Despite the prospects of a gloomy April as America hunkers down for its battle against the coronavirus, a former Obama adviser predicts that by November, voters will turn out in legendary numbers to re-elect President Donald Trump.
David Plouffe, who managed Barack Obama’s 2008 presidential campaign, said on Thursday’s “Fox News Rundown” podcast that there is little Democratic presidential front-runner Joe Biden can do about it, according to Fox News.
He said Trump’s likely victory turns logic on its head, given a superficial look at the current state of the nation.
“You look at the economic situation and say, ‘How can an incumbent win in that?’ But, you know, no one’s blaming Trump for the damage,” Plouffe said, suggesting a candidate might get traction against the president if the candidate could “lay his crisis response at his feet and connect that to the economy.”
“But almost no matter what happens, can Donald Trump win Wisconsin? Can he win Michigan? Can he win Pennsylvania? Can he win Florida?’ Sure, because his base is so solid. And I think he’s going to turn out voters almost at a historical level on his behalf, so that makes him very dangerous if you’re Joe Biden,” Plouffe said.
But mostly, he said, Biden is on the sidelines.
“There’s nothing he can do about it. He’s not in office. He’s not a governor. He’s not the president. And truthfully, [New York Gov.] Andrew Cuomo, [California Gov.] Gavin Newsom … Donald Trump, citizens want to hear from those folks because they’re the folks making decisions,” Plouffe said.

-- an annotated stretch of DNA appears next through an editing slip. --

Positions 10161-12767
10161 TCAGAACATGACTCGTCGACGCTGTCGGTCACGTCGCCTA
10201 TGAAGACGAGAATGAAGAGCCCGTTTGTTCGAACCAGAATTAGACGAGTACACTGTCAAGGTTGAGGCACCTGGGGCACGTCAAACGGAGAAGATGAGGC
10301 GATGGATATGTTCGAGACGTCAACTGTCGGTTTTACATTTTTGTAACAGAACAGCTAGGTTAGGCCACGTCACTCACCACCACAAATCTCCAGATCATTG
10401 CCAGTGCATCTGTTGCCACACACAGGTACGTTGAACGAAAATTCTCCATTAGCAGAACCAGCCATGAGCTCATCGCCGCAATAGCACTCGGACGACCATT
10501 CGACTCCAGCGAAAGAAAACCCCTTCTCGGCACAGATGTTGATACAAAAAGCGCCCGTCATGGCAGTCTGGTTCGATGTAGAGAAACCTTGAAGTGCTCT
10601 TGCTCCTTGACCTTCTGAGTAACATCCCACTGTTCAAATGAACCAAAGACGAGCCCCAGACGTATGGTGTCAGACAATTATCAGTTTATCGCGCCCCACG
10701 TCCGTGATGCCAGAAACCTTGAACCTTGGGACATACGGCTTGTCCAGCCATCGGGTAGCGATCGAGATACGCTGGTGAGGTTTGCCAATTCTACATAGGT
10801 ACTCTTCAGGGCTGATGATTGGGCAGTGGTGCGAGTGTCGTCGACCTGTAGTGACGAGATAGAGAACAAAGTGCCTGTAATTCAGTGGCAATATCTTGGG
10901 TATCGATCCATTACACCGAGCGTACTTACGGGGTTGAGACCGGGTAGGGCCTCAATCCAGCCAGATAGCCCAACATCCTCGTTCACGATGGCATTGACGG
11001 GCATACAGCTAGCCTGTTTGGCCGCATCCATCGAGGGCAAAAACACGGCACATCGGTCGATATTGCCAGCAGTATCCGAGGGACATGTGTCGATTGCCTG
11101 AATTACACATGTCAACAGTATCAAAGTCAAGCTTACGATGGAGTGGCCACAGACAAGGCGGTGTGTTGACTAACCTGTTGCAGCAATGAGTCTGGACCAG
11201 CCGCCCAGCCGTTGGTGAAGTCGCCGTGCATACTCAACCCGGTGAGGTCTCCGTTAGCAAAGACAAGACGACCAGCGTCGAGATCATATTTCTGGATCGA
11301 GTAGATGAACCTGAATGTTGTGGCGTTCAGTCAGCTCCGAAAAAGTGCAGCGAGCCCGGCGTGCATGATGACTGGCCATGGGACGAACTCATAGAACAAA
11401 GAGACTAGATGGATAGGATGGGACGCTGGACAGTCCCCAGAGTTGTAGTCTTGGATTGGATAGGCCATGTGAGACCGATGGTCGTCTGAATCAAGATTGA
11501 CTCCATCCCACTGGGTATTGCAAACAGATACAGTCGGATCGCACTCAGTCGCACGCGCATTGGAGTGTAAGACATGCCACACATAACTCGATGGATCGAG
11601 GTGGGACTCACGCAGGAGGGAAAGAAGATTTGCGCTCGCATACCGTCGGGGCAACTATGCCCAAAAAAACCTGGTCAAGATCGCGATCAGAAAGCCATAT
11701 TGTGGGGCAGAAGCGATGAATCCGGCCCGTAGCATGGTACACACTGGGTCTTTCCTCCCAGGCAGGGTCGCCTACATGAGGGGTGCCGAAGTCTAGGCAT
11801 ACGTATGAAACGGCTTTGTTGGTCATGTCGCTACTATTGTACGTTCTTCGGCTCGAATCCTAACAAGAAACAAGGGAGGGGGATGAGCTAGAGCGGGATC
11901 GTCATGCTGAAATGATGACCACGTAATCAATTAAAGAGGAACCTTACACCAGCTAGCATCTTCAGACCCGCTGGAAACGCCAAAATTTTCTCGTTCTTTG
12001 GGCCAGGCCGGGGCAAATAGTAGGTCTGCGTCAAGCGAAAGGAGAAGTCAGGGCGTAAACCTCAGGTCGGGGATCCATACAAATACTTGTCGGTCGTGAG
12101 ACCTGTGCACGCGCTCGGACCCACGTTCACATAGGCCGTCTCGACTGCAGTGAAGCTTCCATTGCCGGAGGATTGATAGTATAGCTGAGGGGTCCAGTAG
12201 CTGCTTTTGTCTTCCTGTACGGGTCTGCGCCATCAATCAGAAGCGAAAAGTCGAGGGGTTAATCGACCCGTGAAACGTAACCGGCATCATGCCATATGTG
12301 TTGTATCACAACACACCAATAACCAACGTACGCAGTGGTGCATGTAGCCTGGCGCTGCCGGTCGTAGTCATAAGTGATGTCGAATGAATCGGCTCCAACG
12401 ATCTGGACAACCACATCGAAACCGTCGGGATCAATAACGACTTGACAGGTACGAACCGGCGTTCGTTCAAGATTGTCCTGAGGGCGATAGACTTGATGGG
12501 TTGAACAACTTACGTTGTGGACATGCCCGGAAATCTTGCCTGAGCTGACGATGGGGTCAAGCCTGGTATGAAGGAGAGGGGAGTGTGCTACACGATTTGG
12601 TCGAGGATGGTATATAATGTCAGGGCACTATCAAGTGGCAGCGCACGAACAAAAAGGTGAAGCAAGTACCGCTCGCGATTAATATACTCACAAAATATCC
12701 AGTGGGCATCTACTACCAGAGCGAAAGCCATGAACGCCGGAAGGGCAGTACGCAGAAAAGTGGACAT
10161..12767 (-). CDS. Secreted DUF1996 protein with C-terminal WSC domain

That leaves the former vice president trying to find ways to get attention.
“So all Biden can do is leverage interviews … leverage social media every day … to communicate how you would handle this crisis,” he said.
Conservative commentator and former presidential candidate Patrick Buchanan said in his column Tuesday that the virus has left Biden with few options.
“If Biden begins to mimic a hostile media, baiting Trump at every turn, pointing out conflicts in his views, Joe will invite the same fate the media seem to have brought upon themselves,” he wrote, referring to a recent survey in which Americans held the media in low esteem.
Buchanan said traditional political attacks could backfire in the current climate.
“But if Biden cannot gather crowds to hear him in a time of social distancing, how does he get his message out? How does he attack Trump without appearing to undermine the president in his role as a wartime commander in chief, where America wants Trump to succeed?” he wrote.
Biden “pops up infrequently in interviews out of the basement of his Delaware home where, sheltering in place, he reads short scripted speeches from a teleprompter,” Buchanan wrote, while Trump assumes the role of a wartime commander-in-chief.
“Moreover, when Biden appears on camera, he often seems confused and forgetful, loses his train of thought and doesn’t remember what he came to say. The sense that Biden is losing it is taking hold, and not only on the Republican right,” he wrote.
Buchanan said there is only one path to victory for Biden — and that would require a major blunder by the president.
“For Biden to win this election, Trump must lose it. And the one way Trump can lose it is the perception on the part of a majority of Americans that he has proven an ineffectual president in America’s worst pandemic since the Spanish flu of 1918,” Buchanan wrote.
“If Trump is seen as the victor over the virus, Biden is toast,” he said.
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